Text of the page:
The early 20th century also saw the emergence of a number of women’s organisations demanding inheritance rights for women in a predominantly patrilineal context. This was one of the central issues taken up by organisations such as the All India Women’s Conference and the Women’s Indian Association. An important part of that history was the setting up of the Rau Committee in the 1940s. The Committee recommended enactment of a Hindu Code with provisions for stronger inheritance rights for women, more liberal divorce laws, etc. Encapsulated in the Hindu Code Bill of 1947, the provisions were widely debated in the Legislative Assembly. Both Dr. B.R. Ambedkar and Jawaharlal Nehru were committed to the Bill but it was deferred till after the first general election of Independent India of 1951, because of resistance from conservative elements within the Congress.
As finally passed, the original elements of the Hindu Code Bill were unpacked, and enacted in four separate Acts, including the Hindu Succession Act (HSA) of 1956 which dealt with inheritance. In retrospect, it was very helpful that there were four separate Acts, since this made it easier to subsequently reform the HSA in women’s favour. For instance, in 2005, when I worked for the amendment of the HSA to make it gender equal, the chances of success would have been greatly diminished if issues of succession had got enmeshed with issues of marriage and divorce.
The Hindu Succession (Amendment) Act 2005 (HSAA 2005) was in fact a landmark. It brought all agricultural land on par with other forms of property, and made Hindu Women’s inheritance rights in land legally equal to men’s across states. The amended Act also made all daughters (married and unmarried) coparceners along with sons in joint family property, with the same rights to shares, to claim partition, and (by presumption) to become kartas (managers) of that property.
The amended Act is thus a significant legal step forward and has the potential for substantially empowering women. But so far we have little information on this count. In fact, we still do not have systematic data across the country on women’s actual ownership of immovable property. A 1991 survey in seven states by development sociologist, Marty Chen, although on a small sample, is indicative. It showed that only 13 percent of women whose fathers owned land had inherited any as daughters, although Kerala did much better with a figure of 43 percent. We also know from the Agricultural Census of 1995-96 (when gender disaggregated data were collected) that women held only 9.5 per cent of all operational (that is cultivated) land holdings. We need more up-to-date information, however, and there is a strong case for strengthening the database by disaggregating land owned and operated by gender in agricultural censuses and NSS surveys.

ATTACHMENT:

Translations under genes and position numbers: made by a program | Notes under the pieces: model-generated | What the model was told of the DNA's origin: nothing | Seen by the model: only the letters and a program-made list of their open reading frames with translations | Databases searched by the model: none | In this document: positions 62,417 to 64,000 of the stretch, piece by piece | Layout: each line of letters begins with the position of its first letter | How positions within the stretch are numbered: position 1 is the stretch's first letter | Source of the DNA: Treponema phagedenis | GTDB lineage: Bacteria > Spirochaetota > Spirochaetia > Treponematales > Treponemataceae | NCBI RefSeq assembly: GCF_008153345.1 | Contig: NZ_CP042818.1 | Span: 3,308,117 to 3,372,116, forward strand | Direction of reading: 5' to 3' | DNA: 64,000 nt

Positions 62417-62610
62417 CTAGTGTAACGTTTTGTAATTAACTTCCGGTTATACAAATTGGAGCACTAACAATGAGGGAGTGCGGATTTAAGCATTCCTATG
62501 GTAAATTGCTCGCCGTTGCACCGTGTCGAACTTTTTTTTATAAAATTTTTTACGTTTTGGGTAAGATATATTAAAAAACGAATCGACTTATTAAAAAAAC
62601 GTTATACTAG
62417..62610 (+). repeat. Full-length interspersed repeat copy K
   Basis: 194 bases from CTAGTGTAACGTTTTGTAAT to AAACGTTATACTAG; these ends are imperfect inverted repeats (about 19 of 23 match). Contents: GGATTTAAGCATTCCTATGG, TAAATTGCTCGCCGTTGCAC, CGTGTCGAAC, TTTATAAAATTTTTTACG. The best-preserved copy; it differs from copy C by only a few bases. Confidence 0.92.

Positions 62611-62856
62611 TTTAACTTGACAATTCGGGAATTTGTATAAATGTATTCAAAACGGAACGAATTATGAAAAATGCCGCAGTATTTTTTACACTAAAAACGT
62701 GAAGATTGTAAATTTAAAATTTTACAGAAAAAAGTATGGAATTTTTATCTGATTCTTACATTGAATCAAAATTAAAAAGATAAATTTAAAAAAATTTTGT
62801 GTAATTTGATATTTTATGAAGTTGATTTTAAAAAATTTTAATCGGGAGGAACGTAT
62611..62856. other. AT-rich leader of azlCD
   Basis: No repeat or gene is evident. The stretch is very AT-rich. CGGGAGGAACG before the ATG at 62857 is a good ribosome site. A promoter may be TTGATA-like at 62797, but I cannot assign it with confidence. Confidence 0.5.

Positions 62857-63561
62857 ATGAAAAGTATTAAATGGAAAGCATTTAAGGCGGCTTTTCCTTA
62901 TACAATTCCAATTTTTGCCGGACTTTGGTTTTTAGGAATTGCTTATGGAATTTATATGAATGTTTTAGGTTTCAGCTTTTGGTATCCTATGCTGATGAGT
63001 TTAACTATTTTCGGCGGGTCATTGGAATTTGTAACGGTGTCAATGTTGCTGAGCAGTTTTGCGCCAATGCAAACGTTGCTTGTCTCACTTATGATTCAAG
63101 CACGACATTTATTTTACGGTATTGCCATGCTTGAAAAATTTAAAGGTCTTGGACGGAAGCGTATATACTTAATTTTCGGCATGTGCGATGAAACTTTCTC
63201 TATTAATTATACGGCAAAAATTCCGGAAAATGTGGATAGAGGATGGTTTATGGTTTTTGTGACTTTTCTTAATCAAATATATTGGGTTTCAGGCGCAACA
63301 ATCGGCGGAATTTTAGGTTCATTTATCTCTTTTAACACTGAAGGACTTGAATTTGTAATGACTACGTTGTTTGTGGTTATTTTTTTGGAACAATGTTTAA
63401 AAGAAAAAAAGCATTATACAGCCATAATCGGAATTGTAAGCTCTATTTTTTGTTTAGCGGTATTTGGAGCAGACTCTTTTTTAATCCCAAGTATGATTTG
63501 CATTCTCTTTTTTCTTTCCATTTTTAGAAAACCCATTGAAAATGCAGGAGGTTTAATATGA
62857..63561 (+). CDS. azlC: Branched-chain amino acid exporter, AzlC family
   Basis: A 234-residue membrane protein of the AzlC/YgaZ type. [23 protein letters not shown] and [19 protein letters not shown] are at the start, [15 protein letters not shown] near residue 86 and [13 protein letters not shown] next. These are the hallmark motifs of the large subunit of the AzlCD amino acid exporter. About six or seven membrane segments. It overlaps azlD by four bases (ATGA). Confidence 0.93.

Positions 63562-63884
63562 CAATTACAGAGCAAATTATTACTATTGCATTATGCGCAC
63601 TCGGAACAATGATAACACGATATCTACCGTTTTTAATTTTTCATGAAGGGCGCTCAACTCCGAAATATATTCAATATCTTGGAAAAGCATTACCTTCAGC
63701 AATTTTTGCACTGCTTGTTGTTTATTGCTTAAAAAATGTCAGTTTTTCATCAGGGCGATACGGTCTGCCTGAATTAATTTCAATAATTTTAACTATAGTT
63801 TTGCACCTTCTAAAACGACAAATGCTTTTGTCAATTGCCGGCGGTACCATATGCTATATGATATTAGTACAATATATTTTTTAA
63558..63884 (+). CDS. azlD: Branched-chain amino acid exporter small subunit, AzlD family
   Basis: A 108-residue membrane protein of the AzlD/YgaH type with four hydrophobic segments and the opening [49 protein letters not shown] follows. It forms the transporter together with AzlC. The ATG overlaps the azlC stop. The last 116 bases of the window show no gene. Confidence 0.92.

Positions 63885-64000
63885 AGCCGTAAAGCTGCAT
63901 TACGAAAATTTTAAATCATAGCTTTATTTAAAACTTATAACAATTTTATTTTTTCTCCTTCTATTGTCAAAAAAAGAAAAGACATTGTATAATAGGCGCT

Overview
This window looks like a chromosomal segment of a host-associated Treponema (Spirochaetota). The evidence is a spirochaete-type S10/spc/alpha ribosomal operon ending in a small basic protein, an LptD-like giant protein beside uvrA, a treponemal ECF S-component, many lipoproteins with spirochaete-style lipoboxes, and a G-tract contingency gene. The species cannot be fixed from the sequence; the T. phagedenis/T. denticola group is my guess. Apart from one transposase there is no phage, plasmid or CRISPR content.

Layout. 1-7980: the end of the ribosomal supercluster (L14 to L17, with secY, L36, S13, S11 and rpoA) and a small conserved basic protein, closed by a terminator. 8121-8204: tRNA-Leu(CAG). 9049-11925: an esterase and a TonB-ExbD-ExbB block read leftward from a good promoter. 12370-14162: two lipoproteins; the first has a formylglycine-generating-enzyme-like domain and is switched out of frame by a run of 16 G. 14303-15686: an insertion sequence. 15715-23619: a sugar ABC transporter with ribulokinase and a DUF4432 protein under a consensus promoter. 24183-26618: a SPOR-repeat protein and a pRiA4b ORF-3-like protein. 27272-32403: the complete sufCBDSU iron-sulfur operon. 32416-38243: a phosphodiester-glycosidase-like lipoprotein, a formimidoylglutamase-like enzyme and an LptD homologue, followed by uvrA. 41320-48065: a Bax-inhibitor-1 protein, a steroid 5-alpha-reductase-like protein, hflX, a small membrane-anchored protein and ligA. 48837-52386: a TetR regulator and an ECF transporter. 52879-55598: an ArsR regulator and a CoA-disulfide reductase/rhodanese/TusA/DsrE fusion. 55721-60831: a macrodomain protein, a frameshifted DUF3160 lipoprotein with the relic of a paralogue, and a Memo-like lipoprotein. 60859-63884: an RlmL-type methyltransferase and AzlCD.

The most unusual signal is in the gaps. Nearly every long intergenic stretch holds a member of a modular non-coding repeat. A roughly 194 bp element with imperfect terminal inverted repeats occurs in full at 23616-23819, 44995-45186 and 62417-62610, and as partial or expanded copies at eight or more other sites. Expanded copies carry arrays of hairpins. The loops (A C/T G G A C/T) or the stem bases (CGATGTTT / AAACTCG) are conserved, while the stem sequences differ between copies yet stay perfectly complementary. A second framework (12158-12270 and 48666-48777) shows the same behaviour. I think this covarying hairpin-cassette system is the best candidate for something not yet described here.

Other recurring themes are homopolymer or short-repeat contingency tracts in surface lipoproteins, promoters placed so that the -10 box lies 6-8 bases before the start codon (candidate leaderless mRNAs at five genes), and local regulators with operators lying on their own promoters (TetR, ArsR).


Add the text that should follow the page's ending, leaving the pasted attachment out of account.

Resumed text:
Moreover, although we now have a gender-equal inheritance law for Hindu women, there have been rather few efforts by women’s organisations to use this ammended law innovatively. The neglect of the HSAA 2005 by women’s groups is surprising, since the Act can go a long way in protecting women even from domestic violence. The HSAA, as noted, allows women to reside in their parental home as a right and not on sufferance. It is therefore time the enormous potential of the HSAA 2005 in empowering women is given due cognisance, both by civil society groups and government.
In the long term, of course, it is not desirable that families be torn apart by litigation over property. What we would want is a voluntary recognition by society that daughters are equal to sons in terms of their rights over property, especially immovable property. This will need substantial attitudinal change.